For six years, Craig McNally has been planning to open an indoor skate park in Halifax. Now, he’s putting his plan into action.
McNally is starting by getting the word out. He’s founded a company called Scotia Skate World and is now looking for volunteers, sponsors and collaborators. He’s also taking jobs to help him raise money for startup costs.
“I’ve got some Kijiji ads out and I’m going nuts with word of mouth and telling everyone I know that’s a skater,” McNally said in a phone interview. “I’m going to be talking to a lot of businesses.”
“It’s amazing the feedback I’m getting. Everybody I tell, their eyes light up. They’re like, how can I help? Right now we need all the help we can get,” he said.
McNally also posted on Reddit’s Halifax page, where the response was overwhelmingly positive.
“I’m all for having spaces for kids to hang out and be active. Especially indoor places for our ridiculously long and sad winters,” said user ‘kinkakinka.’
Outdoor skate park is limited by weather
HRM currently has ten outdoor skate parks. But boarders are left without a place to skate in the winter. Weather in the summer can also limit their practice time.
“You know how Halifax is with its weather,” said Tristan Connellan. He skateboards at the Halifax Commons every day. “Especially for six months when you can’t skate and you lose a lot of your skill. Then when the summer starts up again, it’s not as good.”
“In the summer, it’s either wind or it’s heat,” Connellan added. “If it’s too hot, you can’t skate, you get tired too quickly. If it’s too windy, the wind just knocks your board away.”
“As soon as anything goes wrong with the weather, skateboarding is shut down,” he said.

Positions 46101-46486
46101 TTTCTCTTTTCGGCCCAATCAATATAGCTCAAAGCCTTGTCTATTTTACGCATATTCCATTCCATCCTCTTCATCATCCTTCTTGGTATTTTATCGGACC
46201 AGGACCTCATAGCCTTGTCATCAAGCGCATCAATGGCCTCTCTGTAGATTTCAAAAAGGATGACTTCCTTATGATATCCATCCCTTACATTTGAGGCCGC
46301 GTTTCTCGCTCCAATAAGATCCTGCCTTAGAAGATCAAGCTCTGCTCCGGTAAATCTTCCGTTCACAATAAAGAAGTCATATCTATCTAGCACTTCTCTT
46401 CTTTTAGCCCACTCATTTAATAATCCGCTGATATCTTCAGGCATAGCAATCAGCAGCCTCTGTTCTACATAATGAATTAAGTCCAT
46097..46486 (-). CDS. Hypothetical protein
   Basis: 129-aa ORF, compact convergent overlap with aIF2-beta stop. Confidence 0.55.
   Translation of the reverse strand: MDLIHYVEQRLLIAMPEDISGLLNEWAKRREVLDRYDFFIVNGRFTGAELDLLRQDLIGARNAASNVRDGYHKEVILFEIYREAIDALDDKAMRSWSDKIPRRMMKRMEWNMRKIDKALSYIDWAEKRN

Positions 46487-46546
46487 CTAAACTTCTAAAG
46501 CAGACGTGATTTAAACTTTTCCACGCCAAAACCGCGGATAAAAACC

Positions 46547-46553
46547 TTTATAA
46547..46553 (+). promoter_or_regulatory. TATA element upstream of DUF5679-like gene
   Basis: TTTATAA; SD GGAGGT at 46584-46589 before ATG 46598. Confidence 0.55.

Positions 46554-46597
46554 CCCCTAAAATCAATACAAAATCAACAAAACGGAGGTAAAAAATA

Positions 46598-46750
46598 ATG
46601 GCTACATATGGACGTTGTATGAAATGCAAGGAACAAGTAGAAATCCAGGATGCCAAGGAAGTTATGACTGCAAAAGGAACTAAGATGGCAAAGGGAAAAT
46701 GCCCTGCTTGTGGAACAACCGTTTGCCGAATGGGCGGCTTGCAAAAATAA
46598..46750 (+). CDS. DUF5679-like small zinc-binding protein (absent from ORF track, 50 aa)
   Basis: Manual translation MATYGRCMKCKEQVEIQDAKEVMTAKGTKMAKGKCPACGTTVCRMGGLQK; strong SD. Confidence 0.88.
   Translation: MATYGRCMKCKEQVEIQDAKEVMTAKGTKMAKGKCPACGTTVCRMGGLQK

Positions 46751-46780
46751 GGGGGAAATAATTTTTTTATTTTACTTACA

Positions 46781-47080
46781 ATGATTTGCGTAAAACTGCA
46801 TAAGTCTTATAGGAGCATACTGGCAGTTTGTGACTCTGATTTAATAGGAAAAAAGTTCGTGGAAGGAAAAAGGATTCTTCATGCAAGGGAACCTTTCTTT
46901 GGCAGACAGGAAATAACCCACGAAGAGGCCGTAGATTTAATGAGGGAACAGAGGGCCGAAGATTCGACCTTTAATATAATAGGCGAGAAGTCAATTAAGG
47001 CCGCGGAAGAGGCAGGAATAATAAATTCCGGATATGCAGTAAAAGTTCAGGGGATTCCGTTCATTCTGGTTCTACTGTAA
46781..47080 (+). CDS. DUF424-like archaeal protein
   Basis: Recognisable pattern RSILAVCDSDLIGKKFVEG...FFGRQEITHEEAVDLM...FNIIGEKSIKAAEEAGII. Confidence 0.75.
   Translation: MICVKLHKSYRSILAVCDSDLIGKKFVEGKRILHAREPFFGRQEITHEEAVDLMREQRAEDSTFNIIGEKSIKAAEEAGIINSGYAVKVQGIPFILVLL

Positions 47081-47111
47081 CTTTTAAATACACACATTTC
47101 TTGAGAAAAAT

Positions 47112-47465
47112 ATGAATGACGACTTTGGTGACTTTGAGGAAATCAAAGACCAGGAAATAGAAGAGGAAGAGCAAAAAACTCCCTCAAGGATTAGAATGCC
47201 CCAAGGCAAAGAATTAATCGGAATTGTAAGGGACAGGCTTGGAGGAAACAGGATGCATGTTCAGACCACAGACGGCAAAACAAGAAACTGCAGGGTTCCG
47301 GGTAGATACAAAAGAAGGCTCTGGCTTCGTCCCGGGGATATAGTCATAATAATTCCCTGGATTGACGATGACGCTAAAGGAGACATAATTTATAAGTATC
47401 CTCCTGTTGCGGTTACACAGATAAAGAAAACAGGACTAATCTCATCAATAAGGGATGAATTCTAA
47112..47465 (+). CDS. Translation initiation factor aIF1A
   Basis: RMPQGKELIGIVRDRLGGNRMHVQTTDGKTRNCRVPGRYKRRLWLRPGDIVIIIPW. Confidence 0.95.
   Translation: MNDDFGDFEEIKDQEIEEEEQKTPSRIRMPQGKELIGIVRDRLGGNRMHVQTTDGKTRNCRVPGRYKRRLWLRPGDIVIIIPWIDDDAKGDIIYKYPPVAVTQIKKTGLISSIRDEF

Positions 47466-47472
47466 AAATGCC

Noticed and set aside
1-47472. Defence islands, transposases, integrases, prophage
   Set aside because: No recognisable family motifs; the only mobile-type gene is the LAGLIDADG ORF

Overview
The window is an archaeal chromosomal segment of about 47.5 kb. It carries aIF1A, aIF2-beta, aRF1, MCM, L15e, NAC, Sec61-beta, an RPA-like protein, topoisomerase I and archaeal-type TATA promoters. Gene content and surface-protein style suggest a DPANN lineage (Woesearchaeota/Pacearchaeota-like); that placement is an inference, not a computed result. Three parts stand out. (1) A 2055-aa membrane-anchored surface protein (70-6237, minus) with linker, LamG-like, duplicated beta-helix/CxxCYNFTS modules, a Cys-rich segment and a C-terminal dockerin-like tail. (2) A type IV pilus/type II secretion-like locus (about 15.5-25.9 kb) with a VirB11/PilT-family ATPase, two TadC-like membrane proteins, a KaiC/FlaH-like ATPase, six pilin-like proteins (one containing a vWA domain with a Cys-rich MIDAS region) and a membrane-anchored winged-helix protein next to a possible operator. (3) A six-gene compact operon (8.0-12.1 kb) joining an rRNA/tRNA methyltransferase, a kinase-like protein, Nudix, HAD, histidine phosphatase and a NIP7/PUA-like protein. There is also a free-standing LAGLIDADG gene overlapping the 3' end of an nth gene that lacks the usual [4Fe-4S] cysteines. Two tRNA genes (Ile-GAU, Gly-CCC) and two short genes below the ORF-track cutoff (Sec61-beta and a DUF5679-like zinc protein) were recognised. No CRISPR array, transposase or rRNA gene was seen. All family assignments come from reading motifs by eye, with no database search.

An accessible place to skate
McNally’s indoor skate park project isn’t just about protecting skaters from the weather. He wants to create a space where everyone can practice and learn.
“I’d like to make this as accessible as possible. All the skate parks here are free,” McNally said. “I’d like to get as close to that as I can.”
He also wants beginners to feel welcome.
“We want to be doing skate lessons and bring new skaters into the sport,” he said. Right now the parks are designed for fun and they aren’t efficiently designed so people of different skill levels can be going at the same time.”
Dylan Landry uses the skate park at the Halifax Commons on a daily basis. He thinks that accessibility is important too.
“If you look at places like Moncton… it’s a recreational facility for younger children and then they space out skate times, scooter times, BMX times so everyone’s included and there’s no discrimination,” Landry said.
The skateboarder said he’d be willing to pay and follow extra rules to enter an indoor park.
“I think everyone would be super understanding if you had to wear a helmet. Hell, I’d wear knee pads, elbow pads if there’s a little place to skate during the winter where it isn’t freezing cold,” Landry said.
Planning and gathering support
Skateboarders are on board. But it remains to be seen if any levels of government will participate.
“I figure as this thing grows it’s going to be something [the city] wants to get behind as well, our city is really good for supporting the community. I’d be surprised if they didn’t want to get involved,” McNally said. “There’s government funding. I’m not relying on that.”
T-shirts printed with the Scotia Skate World logo will soon be available to purchase. McNally also plans on holding skateboarding competitions at the outdoor skate parks to fundraise for the indoor park. He hopes to buy rather than rent, and expects a down payment to cost between $100,000 and $150,000.
“By next winter, we plan to not have to worry about the weather anymore because we can go and skate in our indoor park,” McNally said.